Massage is gaining popularity fast. More people than ever are making appointments and more are talking about the positive benefits. It is no longer a surprise to see a massage station at an airport or gym or to talk to people who incorporate massage into their monthly wellness routine. With the increase in access to massage, however, many business owners see a need to differentiate the customer experience by offering “unique massage experiences” to grab customer eyeballs and increase sales.
Enter the massage menu
Just about any massage establishment features a menu of services featuring your choice of Swedish, deep tissue, hot/warm stone, Shiatsu or other modalities. The challenge is that the average consumer a) is unfamiliar with the differences, and/or b) is unfamiliar with which service to choose for the particular massage goal they are seeking. That means people are choosing right sometimes, and wrong sometimes. The result could be an ineffective, unfulfilling massage session. Luckily, the fix has an easy two-part answer: better client education and trained reception staff.
What to do to get the right kind of massage for you?
Our massage clinic has seen thousands of clients in our nearly five years in business. While we have a menu of services, about 60% of our clients came to us with a specific goal such as relaxation, pain relief, increased flexibility and mobility, or pre- or post-event sports massage. Our guest services team adeptly steers clients toward the therapist that can best meet their needs and we charge the service accordingly.
The remaining 40% came in with a less clear idea of what they want. They got the massage as a gift, or they wanted to treat themselves to some “me time” but don’t know exactly what that looks like, or perhaps they are getting their first massage. With each of these scenarios, the pre-massage conversation skills of the reception desk and therapist really come into play. For most who aren’t used to identifying a goal, the answer is a personalized, multi-modality service performed by a qualified massage therapist who has created a plan for the service based on discussion with the client and information on the client intake form.
To help make our clients more comfortable about the process of selecting a massage, we we introduced the “Signature” massage. This therapeutic massage is essentially a “massage therapists’s choice”. That means the therapist uses their knowledge and experience to custom design a session using whatever massage techniques they believe will most help the client achieve their goals. Our expert therapists are completely free to use any tool or technique at their disposal. They educate the client as they work and identify massage modalities and techniques most effective for the session. And the clients are completely pleased with the results. Our rebooking rates for these “signature” massages are sky high.
Fatigue, also referred to as tiredness, exhaustion, lethargy, and listlessness, is a physical and/or mental state of being tired and weak. When somebody experiences physical fatigue, it impairs their ability to function at their normal levels of physical ability. Mental fatigue is characterized by feeling sleepy and being unable to concentrate properly.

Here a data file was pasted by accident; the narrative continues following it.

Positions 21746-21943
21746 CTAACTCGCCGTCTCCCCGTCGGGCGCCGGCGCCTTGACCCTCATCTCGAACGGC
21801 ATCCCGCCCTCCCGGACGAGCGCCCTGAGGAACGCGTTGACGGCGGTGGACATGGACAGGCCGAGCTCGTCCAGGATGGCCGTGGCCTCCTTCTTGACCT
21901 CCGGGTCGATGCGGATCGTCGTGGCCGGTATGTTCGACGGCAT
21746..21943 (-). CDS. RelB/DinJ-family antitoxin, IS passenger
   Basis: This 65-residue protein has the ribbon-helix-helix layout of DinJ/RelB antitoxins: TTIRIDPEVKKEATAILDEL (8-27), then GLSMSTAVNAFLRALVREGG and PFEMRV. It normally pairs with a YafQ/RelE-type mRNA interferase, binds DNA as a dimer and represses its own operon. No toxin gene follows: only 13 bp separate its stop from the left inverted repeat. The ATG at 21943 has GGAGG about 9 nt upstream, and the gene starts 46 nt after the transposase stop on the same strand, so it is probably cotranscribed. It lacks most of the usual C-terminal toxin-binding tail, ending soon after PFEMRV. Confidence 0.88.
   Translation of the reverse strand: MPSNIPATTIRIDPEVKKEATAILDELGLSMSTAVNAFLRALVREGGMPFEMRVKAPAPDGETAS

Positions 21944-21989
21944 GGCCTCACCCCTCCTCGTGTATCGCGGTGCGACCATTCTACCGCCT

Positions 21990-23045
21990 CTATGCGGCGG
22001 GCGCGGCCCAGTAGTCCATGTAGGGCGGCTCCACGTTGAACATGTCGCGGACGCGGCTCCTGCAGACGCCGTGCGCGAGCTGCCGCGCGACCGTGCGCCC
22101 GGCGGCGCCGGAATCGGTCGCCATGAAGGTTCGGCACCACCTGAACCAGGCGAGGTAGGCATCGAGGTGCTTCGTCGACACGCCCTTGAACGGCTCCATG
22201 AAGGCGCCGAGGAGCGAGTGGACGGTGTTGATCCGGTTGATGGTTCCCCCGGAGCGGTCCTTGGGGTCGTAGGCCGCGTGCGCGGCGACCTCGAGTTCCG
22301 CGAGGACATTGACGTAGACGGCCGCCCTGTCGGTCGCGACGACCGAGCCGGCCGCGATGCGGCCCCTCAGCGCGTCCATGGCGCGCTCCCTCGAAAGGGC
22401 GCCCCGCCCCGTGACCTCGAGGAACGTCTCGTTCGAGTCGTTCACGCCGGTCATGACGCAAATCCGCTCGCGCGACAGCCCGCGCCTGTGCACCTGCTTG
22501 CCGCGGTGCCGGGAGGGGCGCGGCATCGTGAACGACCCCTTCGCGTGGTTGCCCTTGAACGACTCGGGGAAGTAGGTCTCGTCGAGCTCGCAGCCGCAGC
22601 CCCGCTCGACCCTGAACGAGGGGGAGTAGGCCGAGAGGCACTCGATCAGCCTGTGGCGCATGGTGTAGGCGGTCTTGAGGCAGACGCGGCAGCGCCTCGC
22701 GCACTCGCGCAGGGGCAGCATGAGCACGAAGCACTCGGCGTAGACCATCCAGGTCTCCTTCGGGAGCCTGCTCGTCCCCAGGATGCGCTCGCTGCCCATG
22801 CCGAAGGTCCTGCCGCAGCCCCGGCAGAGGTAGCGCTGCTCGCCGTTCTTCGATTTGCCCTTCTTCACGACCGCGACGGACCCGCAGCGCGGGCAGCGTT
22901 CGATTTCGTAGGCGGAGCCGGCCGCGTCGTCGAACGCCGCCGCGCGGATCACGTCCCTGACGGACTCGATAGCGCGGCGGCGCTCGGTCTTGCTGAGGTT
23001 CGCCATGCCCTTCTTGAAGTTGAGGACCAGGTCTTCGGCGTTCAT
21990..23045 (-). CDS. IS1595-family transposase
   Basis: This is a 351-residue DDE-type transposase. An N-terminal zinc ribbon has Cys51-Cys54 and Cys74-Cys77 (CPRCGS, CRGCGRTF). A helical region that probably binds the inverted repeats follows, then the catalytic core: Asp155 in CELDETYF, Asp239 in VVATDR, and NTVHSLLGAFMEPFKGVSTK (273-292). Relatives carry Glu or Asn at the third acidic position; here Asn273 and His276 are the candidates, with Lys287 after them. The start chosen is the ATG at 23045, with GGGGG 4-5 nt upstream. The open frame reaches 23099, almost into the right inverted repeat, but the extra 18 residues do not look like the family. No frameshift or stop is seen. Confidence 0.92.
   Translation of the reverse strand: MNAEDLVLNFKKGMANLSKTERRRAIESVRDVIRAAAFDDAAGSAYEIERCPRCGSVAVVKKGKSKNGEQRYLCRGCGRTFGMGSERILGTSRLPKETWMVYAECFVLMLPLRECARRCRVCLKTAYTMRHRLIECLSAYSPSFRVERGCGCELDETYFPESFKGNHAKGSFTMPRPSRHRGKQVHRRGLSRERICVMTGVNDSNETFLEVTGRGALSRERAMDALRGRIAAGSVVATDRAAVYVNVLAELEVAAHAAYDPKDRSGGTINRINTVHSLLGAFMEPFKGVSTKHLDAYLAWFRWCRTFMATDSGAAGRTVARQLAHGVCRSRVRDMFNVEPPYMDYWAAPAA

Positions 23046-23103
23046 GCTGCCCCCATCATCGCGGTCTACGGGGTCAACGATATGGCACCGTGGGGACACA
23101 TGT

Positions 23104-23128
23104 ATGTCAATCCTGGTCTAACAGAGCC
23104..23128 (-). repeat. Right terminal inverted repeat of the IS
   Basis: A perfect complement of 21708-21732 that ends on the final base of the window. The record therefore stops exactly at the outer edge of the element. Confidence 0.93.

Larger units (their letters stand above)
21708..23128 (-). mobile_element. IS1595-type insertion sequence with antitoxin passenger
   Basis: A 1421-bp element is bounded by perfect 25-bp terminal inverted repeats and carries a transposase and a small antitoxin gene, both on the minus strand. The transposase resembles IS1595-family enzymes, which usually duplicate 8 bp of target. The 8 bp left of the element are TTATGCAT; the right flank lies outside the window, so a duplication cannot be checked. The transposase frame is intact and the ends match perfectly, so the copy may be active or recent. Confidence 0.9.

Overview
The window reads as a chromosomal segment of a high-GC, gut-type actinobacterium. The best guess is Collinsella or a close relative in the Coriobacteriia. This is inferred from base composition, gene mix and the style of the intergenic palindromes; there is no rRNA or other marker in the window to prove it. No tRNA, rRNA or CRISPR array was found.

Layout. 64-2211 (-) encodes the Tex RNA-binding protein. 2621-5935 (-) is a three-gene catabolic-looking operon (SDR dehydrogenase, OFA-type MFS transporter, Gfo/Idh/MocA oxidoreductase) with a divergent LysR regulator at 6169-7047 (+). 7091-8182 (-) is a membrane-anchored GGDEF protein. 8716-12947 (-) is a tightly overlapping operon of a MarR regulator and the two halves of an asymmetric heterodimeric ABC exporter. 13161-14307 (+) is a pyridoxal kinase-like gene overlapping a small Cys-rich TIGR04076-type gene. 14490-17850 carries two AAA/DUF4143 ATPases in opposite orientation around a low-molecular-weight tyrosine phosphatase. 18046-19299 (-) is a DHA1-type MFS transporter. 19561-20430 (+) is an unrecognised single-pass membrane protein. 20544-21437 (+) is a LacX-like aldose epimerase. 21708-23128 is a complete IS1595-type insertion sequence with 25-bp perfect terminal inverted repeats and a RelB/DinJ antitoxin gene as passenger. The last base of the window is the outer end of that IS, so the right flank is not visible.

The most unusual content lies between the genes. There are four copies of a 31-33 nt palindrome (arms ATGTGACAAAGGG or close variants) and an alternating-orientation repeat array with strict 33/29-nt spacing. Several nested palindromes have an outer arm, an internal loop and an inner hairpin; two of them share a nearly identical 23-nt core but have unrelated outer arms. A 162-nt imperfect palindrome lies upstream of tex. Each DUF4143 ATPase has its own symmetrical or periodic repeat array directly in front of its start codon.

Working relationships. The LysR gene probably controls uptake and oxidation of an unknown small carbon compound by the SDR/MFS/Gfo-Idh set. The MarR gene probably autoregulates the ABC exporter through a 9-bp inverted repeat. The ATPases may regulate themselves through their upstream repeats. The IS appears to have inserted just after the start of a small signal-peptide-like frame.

Chronic fatigue syndrome (CFS) is an illness in which mental fatigue presents itself with often debilitating results, for periods of 6 months or more (3 months in children or adolescents. Fatigue is a common symptom in many illnesses, but CFS is comparatively rare.
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What is deep tissue and how is it beneficial?
Many people think “deep tissue” means “huge amounts of pressure” and “it should hurt a lot”. The fact is, deep tissue really means neither of those. True deep tissue work is a type of massage therapy that focuses on realigning and invigorating layers of muscle and connective tissue that are deeper inside the body. With deep tissue, the therapist can use specialized techniques to reach muscles positioned “under” or “behind” surface muscles.
Deep tissue is especially helpful for chronic aches and pains and issues like a stiff neck and/or shoulders, sore upper back, low back pain tight leg muscles, and more.
According to the August 2005 issue of Consumer Reports magazine, 34,000 people ranked deep tissue massage more effective in relieving osteoarthritis pain than physical therapy, exercise, prescription medications, chiropractic, acupuncture, diet, glucosamine and over-the-counter drugs.
What happens during the session?
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Couples massage is hot. Thousands are realizing the direct, and indirect benefits of this unique massage offering. In a couple’s massage, two people are massaged in the same room, at the same time, by two different therapists. It can be a husband and wife, girlfriend and boyfriend, same-sex partners, moms and daughters or best friends. Why is couple’s massage different and why does it work?
What Happens During Couples Massage?
Couples massage is a massage that takes place in a room large enough for two massage tables. What you get in a couples massage varies greatly based on the location and focus of the therapists you select. In a spa, couple’s massage typically includes access to showers, hot tubs, lounging areas and more. In a therapeutic setting, like SVMTG, the focus is on the bodywork, so while the amenities might be less extravagant, the therapists are typically better trained. In a therapeutic couple’s massage, each therapist has an individual conversation with the massage guest to determine his or her goals for the session. At SVMTG, it’s common for one massage guest to want a focus on relaxation, and the other on tending to aches and pains from athletic activities, for example.
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